A look inside devastated Gaza | ET REALITY


For a few brief moments, the two-story house on the outskirts of Bureij, a ruined city in central Gaza, still looked like a Palestinian home.

On a shelf were bottles of nail polish, perfume, and hair gel, untouched. A collection of refrigerator magnets decorated the frame of a mirror. Through a window you could see clothes hanging on a neighbor’s clothesline, swaying in the gentle breeze.

But despite the characteristics of the home, the house now has a new function: that of an improvised Israeli military barracks.

Since Israeli ground forces recently forced their way into this part of central Gaza, a unit of the military’s 188th Brigade has taken over the building, using it as a dormitory, warehouse and observation deck.

On Monday, some soldiers were waiting for orders in the ground-floor living room or standing guard on the terrace above. One bedroom was filled with soldiers’ backpacks and equipment.

The walls of the house were stained with Hebrew graffiti. “The people of Israel,” read one message, written in black spray paint.

The people of Gaza were nowhere to be seen.

The house was emblematic of the ruined wasteland that two New York Times journalists witnessed on a three-hour trip with Israeli soldiers through Gaza on Monday morning.

Since Hamas and other Palestinian armed groups attacked Israel on October 7, killing about 1,200 people, according to officials, Israel has struck Gaza from the air and captured much of it on the ground, causing widespread death and destruction. .

According to Gaza officials, some 23,000 Gazans have been killed in the Israeli campaign – about 1 percent of the population. According to the United Nations, more than 80 percent of the enclave’s residents have been displaced. About 60 percent of buildings have been damaged, the UN has also saying.

As we traveled through central Gaza on Monday, each village bore the marks of war. Some buildings had collapsed completely, their floors stacked on top of each other like stacks of books. The apartment blocks, with entire sections missing, were in a precarious state of preservation. Bureij’s house was missing an exterior wall. A nearby grove had been razed, plants uprooted and the earth turned to mud.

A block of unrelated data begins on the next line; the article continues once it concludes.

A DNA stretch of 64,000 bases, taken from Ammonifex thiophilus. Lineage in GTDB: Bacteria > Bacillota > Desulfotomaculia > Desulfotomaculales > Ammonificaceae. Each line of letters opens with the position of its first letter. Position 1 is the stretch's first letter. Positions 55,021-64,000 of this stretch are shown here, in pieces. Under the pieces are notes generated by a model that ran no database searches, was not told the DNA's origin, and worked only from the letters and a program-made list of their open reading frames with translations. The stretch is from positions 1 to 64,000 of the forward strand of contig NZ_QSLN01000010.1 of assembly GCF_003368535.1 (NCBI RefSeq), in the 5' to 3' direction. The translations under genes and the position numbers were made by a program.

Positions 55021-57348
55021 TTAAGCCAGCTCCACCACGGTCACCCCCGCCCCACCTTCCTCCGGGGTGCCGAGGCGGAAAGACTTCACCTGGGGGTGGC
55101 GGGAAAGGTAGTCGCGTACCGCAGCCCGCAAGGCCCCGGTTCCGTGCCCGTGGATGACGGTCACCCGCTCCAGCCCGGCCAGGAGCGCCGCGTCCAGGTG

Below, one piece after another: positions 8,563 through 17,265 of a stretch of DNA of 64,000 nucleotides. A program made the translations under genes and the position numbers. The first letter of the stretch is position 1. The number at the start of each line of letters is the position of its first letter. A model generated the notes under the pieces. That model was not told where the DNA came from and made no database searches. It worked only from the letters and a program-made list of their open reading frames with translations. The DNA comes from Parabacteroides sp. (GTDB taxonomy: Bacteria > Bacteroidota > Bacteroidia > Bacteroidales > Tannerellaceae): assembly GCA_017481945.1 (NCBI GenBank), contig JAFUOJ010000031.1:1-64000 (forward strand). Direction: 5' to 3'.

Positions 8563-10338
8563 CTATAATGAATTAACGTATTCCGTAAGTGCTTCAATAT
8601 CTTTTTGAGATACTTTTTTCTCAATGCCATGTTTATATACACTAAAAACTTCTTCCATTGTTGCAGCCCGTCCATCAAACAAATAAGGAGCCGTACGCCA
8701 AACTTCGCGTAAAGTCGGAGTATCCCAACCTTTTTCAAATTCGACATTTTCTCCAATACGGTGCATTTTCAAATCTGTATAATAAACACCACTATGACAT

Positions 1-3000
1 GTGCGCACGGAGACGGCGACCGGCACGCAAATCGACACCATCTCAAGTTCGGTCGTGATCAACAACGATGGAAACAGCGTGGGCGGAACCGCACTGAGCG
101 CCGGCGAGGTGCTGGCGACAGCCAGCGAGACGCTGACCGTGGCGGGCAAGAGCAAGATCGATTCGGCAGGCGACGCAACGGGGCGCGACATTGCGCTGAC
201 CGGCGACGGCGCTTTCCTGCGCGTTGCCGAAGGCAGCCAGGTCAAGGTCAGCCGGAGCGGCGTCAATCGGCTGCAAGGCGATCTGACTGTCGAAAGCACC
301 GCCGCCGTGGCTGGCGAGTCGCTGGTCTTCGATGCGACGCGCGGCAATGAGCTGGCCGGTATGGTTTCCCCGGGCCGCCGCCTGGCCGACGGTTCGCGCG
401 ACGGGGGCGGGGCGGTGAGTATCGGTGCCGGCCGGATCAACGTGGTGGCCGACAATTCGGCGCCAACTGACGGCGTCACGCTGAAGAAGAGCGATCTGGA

Ultimately, all buildings near the house would most likely be destroyed, a senior commander said, once the army blew up a network of Hamas tunnels it said lay beneath them.

“They destroyed everything: the buildings, the infrastructure, the farmland,” Hazem al-Madhoun, 35, an aid worker sheltering nearby with his family on Monday morning, said of the Israeli army.

“We had a very bad experience,” al-Madhoun said in a telephone interview after his family fled to a less dangerous part of Gaza on Monday night.

Soldiers leading the tour said the damage had been predominantly the fault of Hamas, both because the Oct. 7 attack forced Israel to act and because the group’s fighters had embedded themselves in residential areas, using civilians as human shields.

The Israeli military brought journalists to Bureij and the neighboring town of Maghazi to try to emphasize that point. They highlighted the proximity of Hamas military facilities (including a rocket warehouse and a building that soldiers said was a weapons plant) and nearby civilian infrastructure.

Maj. Gen. Itai Veruv, a commander on the front, pointed to residential apartment blocks from which, he said, Hamas fighters had fired at the Israeli army and soldiers were forced to return fire at the buildings.

“I’m trying to avoid hitting those towers, but we have no choice,” General Veruv said. “Harm is not the goal. “It’s a side effect.”

Troops showed off an arsenal of rockets, each about three meters long, contained in a shed near a major civilian highway, a telecommunications depot and a clothing warehouse. On the wall was a Hamas logo.